• We also sought support to review and suggest amendments to the BiCon Code of Conduct and Guidelines. The Code of Conduct is here: https://2020.bicon.org.uk/access-and-inclusion/code-of-conduct/

Goodness but our little list of resources has been overtaken in the last two weeks alone.

Here’s a call to internal action, for us as a BiCon community. We do need to fund the training, and the support to broaden the sense of community, to remind ourselves what valuing every member actually means. Self-education only takes us so far. If you have the funds to do so, please can you contribute to a fund for anti-racism training and support, administered by BiCon Continuity

Sort code: 40-06-32, Account number: 51685848

Put anti-racism work, or similar, as your reference so that we can ringfence. Update from Continuity: HMRC has promised our letter setting up Gift Aid is ‘in the post.’ If you would usually Gift Aid your donation, just email us to say you are willing to donate and we will come back to you.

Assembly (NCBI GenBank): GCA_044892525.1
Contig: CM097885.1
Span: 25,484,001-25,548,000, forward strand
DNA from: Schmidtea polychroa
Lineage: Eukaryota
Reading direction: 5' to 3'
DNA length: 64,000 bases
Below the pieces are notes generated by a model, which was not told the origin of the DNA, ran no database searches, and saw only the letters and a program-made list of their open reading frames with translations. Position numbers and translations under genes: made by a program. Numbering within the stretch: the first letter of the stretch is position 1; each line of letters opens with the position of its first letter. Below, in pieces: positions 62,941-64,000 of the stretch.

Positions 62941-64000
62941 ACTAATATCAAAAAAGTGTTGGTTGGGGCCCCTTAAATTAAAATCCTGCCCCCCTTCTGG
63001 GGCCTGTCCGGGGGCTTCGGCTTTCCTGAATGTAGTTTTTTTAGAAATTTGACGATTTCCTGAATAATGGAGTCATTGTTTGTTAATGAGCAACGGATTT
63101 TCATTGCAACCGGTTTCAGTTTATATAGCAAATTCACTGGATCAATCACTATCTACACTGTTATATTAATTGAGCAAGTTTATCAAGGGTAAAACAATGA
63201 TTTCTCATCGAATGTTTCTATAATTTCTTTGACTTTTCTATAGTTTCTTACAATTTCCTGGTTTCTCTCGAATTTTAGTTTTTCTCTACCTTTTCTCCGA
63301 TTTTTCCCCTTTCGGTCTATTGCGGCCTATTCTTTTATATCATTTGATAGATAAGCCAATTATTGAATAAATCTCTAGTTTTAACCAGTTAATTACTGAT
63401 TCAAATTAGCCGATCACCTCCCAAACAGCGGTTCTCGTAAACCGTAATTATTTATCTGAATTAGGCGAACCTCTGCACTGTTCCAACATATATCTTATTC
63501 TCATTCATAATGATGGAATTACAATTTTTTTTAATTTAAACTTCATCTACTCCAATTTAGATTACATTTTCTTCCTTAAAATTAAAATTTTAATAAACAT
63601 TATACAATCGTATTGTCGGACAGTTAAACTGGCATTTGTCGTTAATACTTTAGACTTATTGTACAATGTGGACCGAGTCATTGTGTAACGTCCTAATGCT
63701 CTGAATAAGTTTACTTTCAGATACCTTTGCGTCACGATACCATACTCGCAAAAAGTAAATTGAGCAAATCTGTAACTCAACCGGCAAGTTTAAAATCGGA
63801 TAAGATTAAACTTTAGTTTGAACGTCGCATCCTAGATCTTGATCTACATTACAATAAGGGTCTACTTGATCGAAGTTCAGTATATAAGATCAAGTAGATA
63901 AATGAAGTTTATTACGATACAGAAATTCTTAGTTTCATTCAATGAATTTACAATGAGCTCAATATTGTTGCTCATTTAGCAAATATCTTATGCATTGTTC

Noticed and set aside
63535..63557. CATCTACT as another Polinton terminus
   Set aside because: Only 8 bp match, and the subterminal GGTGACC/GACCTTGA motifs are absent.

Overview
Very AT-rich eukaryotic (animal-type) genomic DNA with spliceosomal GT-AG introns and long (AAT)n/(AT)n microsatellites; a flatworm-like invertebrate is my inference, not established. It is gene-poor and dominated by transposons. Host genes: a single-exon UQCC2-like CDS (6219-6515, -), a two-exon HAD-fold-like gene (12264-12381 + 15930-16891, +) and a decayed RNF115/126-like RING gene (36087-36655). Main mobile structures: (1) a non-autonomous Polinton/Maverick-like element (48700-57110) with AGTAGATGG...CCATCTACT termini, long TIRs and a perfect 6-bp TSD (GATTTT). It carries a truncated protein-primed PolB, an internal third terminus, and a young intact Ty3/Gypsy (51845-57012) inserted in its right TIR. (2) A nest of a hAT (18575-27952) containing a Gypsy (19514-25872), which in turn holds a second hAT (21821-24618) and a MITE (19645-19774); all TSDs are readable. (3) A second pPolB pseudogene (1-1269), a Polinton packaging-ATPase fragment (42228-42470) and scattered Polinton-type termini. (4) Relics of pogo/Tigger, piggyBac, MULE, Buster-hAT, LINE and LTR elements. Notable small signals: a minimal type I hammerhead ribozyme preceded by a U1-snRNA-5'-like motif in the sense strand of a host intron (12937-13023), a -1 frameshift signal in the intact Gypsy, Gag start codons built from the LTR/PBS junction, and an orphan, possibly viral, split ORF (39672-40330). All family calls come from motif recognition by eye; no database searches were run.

We started our list of things to fund with requests we have heard in the past, and from the advice we sought from organisations and individuals early on (plus, or course, what we thought funders would support):

  • Training
  • Travel to training
  • Talks/performance at BiCon
  • Reduced rates / supported places for attendance for people of colour (because it’s miserable feeling like you don’t recognise yourself at BiCon – it’s the thing so many of us shout about, feeling at home and ourselves).

This is on top of the Access Fund, which is used by many attendees.

If there are particular things you want to see funded in order to improve BiCon and its approaches to addressing systemic racism, please send them to antiracism@biconcontinuity.org.uk